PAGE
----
Book Fayre: How Meeting Authors Inspires Children To Read

Literacy levels in South Africa have long been a cause for concern. Many children in South Africa cannot read with understanding in any language. And South Africa’s reading culture has been described as weak. The Schools Reading Road Show (SRRS) is an initiative working to change that. In March, SRRS will be hosting the inaugural Bennies Book Fayre. 

The Daily Vox team set down with organisers Jann Weeratunga and Kim Hunter, and author Fatuma Abdullah to chat about the concept and what they hope to achieve. 

What is the SRRS?

It is a group of authors who have come together to help address the reading problem in South Africa. Weeratunga said adults often have the opportunity to meet and interact with authors, yet children often are not given this opportunity. With the roadshow, they take children’s authors into schools. The children are given the chance to interact with the authors, listen to them read their stories, and even play with the characters (in the form of toys) from the books. 

At the more funded and privileged schools, the roadshow sells the authors’ books. Using those funds, they are able to buy books for under-resourced schools to ensure that the reading culture reaches all schools. Building on the successes of the roadshows, they decided to launch a book fayre. 

Why a book fayre?

The fayre will be taking place on March 14 in conjunction with the St Benedict’s Prep at the St Benedict’s College in Bedfordview. Taking place under the theme “Homegrown” the fayre hopes to give children between the ages of two and 17 the opportunity to meet local adult and child authors. Abdullah said it was important for them to use the theme homegrown because they want the children to meet the local authors. She hopes that after the learners see the authors in person it will inspire them to start reading and writing their own stories as well.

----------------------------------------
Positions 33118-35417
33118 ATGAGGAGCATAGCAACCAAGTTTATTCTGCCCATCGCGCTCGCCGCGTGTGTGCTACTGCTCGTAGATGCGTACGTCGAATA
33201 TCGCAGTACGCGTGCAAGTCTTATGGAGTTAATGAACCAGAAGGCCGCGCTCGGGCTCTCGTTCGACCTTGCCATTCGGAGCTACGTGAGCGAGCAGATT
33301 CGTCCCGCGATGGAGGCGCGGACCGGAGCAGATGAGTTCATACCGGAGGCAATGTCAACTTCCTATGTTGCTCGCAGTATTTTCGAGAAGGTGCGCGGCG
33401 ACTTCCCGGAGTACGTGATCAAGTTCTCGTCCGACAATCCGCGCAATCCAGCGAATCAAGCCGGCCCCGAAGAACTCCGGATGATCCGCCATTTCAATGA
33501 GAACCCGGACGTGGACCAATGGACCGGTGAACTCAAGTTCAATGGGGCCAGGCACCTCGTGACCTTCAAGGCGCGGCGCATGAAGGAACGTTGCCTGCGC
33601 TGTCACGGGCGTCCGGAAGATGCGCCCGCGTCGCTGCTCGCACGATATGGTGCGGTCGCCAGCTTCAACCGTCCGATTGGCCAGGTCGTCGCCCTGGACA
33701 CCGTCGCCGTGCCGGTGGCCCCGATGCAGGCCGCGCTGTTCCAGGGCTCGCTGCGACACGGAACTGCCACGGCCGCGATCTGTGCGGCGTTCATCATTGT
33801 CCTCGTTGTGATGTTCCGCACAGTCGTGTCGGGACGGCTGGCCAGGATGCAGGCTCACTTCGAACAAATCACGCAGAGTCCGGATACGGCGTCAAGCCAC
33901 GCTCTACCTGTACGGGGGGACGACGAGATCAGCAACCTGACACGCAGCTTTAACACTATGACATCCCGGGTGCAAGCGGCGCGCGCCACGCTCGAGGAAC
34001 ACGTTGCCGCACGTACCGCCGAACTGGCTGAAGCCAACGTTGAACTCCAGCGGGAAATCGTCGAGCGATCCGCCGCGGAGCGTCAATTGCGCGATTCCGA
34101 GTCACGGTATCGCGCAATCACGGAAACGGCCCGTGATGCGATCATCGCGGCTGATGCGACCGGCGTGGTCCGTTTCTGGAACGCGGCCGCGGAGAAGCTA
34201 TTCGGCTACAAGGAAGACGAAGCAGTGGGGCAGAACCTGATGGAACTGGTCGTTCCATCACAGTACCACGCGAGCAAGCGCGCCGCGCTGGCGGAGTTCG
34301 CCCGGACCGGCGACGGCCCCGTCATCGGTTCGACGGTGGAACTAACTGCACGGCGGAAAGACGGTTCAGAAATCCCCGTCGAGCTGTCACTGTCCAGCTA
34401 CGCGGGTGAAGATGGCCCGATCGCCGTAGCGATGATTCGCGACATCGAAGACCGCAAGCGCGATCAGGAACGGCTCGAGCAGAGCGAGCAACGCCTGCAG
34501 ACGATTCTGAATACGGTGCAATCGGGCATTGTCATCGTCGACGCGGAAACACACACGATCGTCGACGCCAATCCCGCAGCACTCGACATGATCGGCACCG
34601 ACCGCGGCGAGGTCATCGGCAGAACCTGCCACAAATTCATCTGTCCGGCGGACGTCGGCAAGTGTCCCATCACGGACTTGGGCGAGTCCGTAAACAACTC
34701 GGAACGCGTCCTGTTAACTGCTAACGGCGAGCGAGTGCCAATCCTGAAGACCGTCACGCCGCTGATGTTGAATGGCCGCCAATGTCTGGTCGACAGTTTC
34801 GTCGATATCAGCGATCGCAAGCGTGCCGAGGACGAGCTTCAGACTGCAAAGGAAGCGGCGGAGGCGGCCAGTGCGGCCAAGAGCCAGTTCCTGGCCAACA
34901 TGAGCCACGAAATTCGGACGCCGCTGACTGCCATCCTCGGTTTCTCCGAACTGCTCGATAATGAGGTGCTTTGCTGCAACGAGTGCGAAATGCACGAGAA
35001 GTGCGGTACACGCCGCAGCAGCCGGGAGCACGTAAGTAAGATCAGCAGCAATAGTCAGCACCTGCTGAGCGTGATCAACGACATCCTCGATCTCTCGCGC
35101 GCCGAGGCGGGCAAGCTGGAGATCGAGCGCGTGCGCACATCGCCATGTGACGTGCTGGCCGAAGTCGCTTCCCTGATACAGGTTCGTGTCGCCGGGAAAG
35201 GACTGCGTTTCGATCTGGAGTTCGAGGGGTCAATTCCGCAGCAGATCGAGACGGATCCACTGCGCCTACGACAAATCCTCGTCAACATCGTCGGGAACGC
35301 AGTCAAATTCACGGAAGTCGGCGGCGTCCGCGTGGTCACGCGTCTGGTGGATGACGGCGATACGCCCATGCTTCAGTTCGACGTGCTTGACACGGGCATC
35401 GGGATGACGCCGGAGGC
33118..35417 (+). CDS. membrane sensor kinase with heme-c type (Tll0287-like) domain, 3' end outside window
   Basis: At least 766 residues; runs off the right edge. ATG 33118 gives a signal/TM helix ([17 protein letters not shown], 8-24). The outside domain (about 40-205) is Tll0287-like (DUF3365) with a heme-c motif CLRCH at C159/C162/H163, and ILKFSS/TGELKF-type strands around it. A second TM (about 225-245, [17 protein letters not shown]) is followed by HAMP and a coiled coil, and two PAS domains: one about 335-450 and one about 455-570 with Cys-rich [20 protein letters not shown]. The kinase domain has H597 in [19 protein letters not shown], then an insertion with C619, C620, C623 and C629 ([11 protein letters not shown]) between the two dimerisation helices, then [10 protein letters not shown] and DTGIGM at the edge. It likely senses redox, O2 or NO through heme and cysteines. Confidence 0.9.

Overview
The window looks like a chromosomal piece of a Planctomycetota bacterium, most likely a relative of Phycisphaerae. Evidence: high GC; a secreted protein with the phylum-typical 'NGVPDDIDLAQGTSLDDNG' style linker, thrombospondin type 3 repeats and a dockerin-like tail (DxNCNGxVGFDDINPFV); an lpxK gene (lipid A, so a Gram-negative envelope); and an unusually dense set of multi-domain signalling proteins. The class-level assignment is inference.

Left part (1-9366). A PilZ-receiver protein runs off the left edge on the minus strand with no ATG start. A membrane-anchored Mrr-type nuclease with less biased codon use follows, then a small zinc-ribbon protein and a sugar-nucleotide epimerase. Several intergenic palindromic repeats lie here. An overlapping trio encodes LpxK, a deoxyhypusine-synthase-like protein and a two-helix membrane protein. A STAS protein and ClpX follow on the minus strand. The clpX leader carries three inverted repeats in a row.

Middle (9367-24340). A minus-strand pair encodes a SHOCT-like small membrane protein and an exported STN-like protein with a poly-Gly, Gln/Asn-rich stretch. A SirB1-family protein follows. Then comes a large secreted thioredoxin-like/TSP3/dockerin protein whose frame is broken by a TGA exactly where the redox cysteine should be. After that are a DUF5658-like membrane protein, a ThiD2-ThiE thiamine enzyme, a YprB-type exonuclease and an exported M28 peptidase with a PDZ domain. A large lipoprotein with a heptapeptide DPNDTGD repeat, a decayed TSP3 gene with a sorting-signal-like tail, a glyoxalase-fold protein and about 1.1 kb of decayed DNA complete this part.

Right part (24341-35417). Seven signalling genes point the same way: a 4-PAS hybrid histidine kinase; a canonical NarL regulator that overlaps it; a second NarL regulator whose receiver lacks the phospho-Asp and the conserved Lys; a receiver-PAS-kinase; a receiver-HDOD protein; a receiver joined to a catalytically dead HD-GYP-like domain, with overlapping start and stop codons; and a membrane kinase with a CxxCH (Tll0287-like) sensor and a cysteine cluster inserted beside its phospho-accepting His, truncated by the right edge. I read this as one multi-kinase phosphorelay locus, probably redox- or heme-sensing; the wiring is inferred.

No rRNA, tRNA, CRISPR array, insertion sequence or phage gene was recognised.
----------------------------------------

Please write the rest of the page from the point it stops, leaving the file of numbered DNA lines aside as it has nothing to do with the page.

Why is the fayre so important?

Hunter said the idea for the roadshows and the fayre begin with the Progress in International Reading Literacy Study (PIRLS) 2016 report. Released in 2017, the report showed that 78% of Grade 4 learners could not read for understanding. Hunter said it was those awful statistics that caused them to question how they inspire children to read. 

What makes it different?

Abdullah says the book fayre is different from others out there because they are centering children and young adults in it. She said they are opening up a whole canvas of what is out there in terms of children’s authors. This is not only in how the fayre will be carried out but also with the authors. Many of the authors who will be showcasing their children’s books are not the ones who are found in mainstream retail stores. Instead many are self-published and indie authors. The authors are also mostly writing stories that fulfill the theme of “homegrown” in that they tackle issues relevant to a South African and broader African continent audience. 

When is it happening?

The fayre will showcase local authors of children’s and young adult books. There will be storytelling sessions, panel discussions, and various children’s book activities. Tickets for the event are available via Webtickets

Featured image by Fatima Moosa